08 March 2018

‘Dream. Come. True.’ – published ex-CBC-student Jo Jakeman

Jo J
by Anna Davis From Our Students

Jo Jakeman took one of our online creative writing courses in 2016. Now she has a three-book deal with Harvill Secker (part of Penguin Random House), and her first novel – Sticks and Stones – comes out in July of this year. We talked to her about her novel, her time on the Curtis Brown Creative online course, and how she found her path to success … 

Tell us about your novel and what inspired it …
Sticks and Stones is a psychological thriller about Imogen Rochester who, after years of physical and emotional abuse from her husband, snaps and locks him in the cellar. It’s about revenge, forgiveness and female solidarity.

It is partly inspired by the classics I loved as a child. I grew up on a diet of Darcy, Heathcliff, and Rochester but I began to question how the likes of Elizabeth, Cathy and Jane could fall for such narcissists. I’d just re-read Jane Eyre and thought it would be fun to turn it on its head. Instead of Rochester locking his first wife in the attic, how about Imogen locking her husband in the cellar? There are other similarities with Jane Eyre too – the characters have the surname Rochester and there’s a fire in both books.

How much of your novel had you written when you joined our online course? And how much did it change as a result of the course?
When I joined the CBC course I already had the ‘voice’ of Imogen. I’d written the first three chapters and had the vaguest of ideas of how the book would pan out. The first chapter was pretty much the same as it is now, but the other two were necessary casualties of the editing process. I had initially thought to begin with Phillip Rochester’s funeral and then pick over the aftermath of his death. What I ended up with was his funeral and then we go to twenty-two days before and see how Phillip ended up dead.

During the course we had a week where we developed a synopsis. It made me realise I didn’t really have a plan, and I was meandering instead of writing with purpose. That was my ‘lightbulb’ week. After that, the writing became a lot easier.

How did you find the group workshops on the course as you were developing your novel? Do you still keep in touch with many of your group?
I’m not going to lie, it was tough at times! You feel incredibly vulnerable putting your unpolished work in front of other writers, but I learned as much from critiquing their work as I did from receiving their critiques on mine. Writing can be a solitary experience but it’s almost impossible to grow in isolation. My course mates gave me the push I needed and I’m still in touch with most of them. There’s a group of us who continue to critique each other’s work and offer support where necessary. I hope they will come to my launch because I owe them a drink!

How did you find your agent after the course? And how much work did you do with them, before it went out to editors?
The course ended in mid August but I still hadn’t finished writing the book. I entered the three competitions at York Festival of Writing, which was early September, and applied for one-to-ones with some of the agents who would be there. Sticks and Stones was shortlisted for Best Opening Chapter and Friday Night Live (which I won) and that got the attention of some agents who requested the full manuscript. I rushed to finish it and sent it out to them in late October.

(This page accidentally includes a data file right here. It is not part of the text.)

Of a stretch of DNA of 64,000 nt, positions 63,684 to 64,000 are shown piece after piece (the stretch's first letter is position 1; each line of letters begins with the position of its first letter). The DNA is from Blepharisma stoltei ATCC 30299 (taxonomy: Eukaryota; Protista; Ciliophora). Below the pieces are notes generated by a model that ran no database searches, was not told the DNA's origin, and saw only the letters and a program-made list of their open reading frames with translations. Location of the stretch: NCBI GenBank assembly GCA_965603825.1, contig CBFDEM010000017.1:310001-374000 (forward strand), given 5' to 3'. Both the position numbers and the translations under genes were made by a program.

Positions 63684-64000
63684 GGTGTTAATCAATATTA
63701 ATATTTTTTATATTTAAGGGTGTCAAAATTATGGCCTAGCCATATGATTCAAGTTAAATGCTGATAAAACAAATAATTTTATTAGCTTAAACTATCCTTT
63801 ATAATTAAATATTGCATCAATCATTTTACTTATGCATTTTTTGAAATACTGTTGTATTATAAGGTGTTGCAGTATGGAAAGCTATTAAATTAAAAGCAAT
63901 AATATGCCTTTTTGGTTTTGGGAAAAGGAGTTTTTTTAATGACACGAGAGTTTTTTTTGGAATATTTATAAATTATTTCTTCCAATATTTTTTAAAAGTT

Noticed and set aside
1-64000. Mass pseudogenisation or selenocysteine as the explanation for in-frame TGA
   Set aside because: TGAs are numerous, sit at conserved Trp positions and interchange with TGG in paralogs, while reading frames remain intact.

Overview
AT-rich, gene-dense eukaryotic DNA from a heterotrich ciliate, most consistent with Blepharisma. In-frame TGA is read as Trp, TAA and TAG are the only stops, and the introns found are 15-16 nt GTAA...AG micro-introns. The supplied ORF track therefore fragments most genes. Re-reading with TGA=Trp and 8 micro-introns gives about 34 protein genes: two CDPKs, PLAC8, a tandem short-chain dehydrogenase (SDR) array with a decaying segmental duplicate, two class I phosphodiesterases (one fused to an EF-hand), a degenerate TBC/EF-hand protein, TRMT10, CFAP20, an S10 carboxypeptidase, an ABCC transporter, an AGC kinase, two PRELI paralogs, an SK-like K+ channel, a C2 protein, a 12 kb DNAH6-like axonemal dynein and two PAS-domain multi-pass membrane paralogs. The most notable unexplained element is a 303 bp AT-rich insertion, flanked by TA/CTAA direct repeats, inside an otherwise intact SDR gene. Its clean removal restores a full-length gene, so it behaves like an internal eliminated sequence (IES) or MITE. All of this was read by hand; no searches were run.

I always knew which agent I wanted (Imogen Pelham at Marjacq) and I was delighted when she offered me representation a week later. She suggested another draft before Sticks and Stones went out for submission in March, and soon after that we got the offer from Jade Chandler at Harvill Secker.

Was there anything you wish you’d known at the start of this process?
I am surprised by how little I knew about the publishing industry. My first goal was to write a book and get an agent and, beyond that, I was a bit hazy. There is a lot more required of an author than just producing a novel. The hard work really begins when you get the book deal.

Sticks and Stones has had a lot of input from editors in both the UK and USA and I’ve had to tweak certain parts of the story with the market in mind. When I wrote it I didn’t think about who would be reading the finished product, and I don’t think that’s a bad thing. You should always write the first draft from the heart not the head, but somewhere down the line you start to consider what others require of your book and I hadn’t anticipated that.

What’s next for you – are you working on a second novel?
I’m thrilled that Harvill Secker have also bought the rights to my next two books. I am currently working on a novel about a woman trying to put her life back together after serving a prison sentence for providing a false alibi for a murderer. With a new identity, she thinks she can put the past behind her, but someone knows who she is and wants to make her pay. It’s due out in July 2019.

It’s only been two years since I began the Curtis Brown Creative six-month online course. It’s hard to believe that so much has happened since then and I can now call myself a full-time writer.

Dream. Come. True.

Jo Jakeman studied on one of our long online novel-writing courses. To find out more about the next  3-month online novel-writing course, with Suzannah Dunn, click here

To find out more about the courses we run from our London offices, and our next 3-month novel-writing course, with Charlotte Mendelson (and with a scholarship place for a writer with low income), click here

Or, if you want to write for children or young adults, take a look at our 3-month online course with Catherine Johnson

You can also join one of our series of 3 shorter online novel-writing online for only £200: Starting to Write Your NovelWrite to the End of Your Novel and Edit & Pitch Your Novel (which starts next week!) 


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